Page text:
North Dakota: Off to a Great Start

The health and wellness prospects for people with disabilities in North Dakota are brighter, thanks to a new grant from the CDC. Under the direction of principal investigator Brent Askvig, Ph.D., the North Dakota Center for Persons with Disabilities (NDCPD) is working on a five-year project to promote the health and wellness of North Dakota citizens with disabilities. The North Dakota Disability Health Project is a collaboration among the NDCPD, the Center for Rural Health at the University of North Dakota, and the North Dakota State Health Department.

Dr. Askvig, who is a professor of special education and associate director of NDCPD, is very excited about the work ahead. And the timing is fortuitous, as North Dakota’s Department of Health recently established an office to eliminate health disparities, including those between American Indians and others in North Dakota. A large number of American Indians reside in North Dakota — there are five official reservations — making up 5.3 percent of the population. The NDCPD will introduce a disability focus into those initiatives.

The Need to Know More

North Dakota faces unique challenges. Its vast distances and harsh weather present difficulties for people with disabilities. The upside of the state’s sparse population and programs is the ease of moving things along, according to Askvig.

More than 80,000 people with disabilities aged five and older live in North Dakota (about 12 percent of the population). Current research into the well-being of people with disabilities has focused primarily on health disparities and the prevalence of secondary conditions. Unfortunately, qualitative information about behavioral risk factors, secondary conditions and involvement in wellness activities among people with disabilities does not yet exist.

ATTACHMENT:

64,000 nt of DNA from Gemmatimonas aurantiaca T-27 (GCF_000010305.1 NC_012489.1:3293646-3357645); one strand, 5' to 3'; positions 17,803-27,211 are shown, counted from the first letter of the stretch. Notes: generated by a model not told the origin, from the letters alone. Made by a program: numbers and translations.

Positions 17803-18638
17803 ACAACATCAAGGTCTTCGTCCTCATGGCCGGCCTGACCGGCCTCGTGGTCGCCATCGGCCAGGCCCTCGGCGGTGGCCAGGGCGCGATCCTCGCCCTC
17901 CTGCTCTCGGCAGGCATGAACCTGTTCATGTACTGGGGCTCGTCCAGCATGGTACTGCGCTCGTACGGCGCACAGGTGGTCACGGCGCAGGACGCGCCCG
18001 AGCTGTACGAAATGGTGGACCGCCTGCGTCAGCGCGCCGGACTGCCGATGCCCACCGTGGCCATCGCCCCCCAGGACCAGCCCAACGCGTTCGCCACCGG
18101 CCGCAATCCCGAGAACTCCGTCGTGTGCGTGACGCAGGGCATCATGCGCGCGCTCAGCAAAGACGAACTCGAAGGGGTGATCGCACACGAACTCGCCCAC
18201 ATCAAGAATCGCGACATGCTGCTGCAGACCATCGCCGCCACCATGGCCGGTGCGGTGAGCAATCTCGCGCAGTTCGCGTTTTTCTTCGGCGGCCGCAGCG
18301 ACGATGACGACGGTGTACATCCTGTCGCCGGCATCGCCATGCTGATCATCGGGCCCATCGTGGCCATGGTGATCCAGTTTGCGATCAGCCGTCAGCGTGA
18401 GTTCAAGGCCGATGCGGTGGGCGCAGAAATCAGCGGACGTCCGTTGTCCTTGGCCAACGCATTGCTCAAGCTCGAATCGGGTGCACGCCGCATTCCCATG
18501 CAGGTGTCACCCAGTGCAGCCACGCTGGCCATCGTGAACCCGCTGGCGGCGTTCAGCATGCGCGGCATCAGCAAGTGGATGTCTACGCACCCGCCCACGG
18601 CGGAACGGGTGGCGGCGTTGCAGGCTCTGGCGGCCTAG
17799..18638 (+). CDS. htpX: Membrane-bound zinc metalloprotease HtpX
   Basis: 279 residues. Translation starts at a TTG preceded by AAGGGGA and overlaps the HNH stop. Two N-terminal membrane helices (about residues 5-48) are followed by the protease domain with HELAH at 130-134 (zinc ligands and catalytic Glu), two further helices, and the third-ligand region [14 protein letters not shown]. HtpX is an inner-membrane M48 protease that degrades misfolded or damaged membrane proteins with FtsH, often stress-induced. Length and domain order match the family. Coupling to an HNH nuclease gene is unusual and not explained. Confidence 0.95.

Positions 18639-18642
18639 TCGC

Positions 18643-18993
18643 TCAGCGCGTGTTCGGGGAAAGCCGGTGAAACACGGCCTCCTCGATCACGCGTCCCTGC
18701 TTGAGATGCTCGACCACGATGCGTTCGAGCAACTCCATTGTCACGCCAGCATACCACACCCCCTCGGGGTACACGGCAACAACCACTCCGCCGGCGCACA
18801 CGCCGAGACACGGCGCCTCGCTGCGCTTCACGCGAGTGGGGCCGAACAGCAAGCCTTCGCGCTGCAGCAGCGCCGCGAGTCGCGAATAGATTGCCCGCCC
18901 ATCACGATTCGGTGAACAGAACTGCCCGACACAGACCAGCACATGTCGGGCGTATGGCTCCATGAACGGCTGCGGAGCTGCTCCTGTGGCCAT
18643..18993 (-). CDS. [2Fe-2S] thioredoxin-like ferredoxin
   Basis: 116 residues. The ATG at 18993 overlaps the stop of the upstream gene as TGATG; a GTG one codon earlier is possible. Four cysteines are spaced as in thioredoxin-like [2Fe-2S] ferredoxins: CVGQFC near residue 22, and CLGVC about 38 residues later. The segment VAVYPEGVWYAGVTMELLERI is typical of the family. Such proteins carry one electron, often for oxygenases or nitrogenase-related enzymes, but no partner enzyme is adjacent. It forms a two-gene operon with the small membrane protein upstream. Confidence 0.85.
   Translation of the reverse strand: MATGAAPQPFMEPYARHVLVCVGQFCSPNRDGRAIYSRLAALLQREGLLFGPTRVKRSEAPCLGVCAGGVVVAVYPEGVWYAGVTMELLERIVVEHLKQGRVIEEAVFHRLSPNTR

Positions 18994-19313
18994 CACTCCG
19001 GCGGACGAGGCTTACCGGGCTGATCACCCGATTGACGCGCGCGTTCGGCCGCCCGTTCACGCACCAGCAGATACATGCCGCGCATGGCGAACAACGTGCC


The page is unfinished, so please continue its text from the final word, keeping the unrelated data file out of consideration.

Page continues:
The North Dakota Disability Health Project staff will establish a state office on disability health at Minot State University. Using a system of statewide data collection, analysis and reporting on the health and wellness of citizens with disabilities, the project will develop a comprehensiveStrategic Plan for Preventing Secondary Conditions and Promoting the Health of People with Disabilities. This plan will coordinate with the efforts of the Healthy North Dakota Initiative and build on North Dakota’s initial Healthy People 2010 Strategic Plan. The new strategic plan will also address the Healthy People 2010 focus area of Disability and Secondary Conditions; theSurgeon General’s Call to Action to Improve the Health and Wellness of Persons with Disabilities; and the CDC’s Health Protection Goals related to Adults, Older Adults and Healthy Places. The plan will form the basis for collaborative activities in health promotion to improve access to health care and wellness programs for people with disabilities.

Askvig said, “The people at the Center for Rural Health are the epidemiological experts and will collect and analyze the data. They will work with North Dakota’s Department of Health to prioritize a longitudinal system for adding disability questions to future BRFSS surveys. These new questions will enable us to develop a more complete picture of the health and risk status of people with disabilities.”

The advisory council will review potential disability-related questions, so that people with disabilities will have input into the process. While the questions will reflect a scientifically rigorous focus, they will also reflect the priorities of people with disabilities.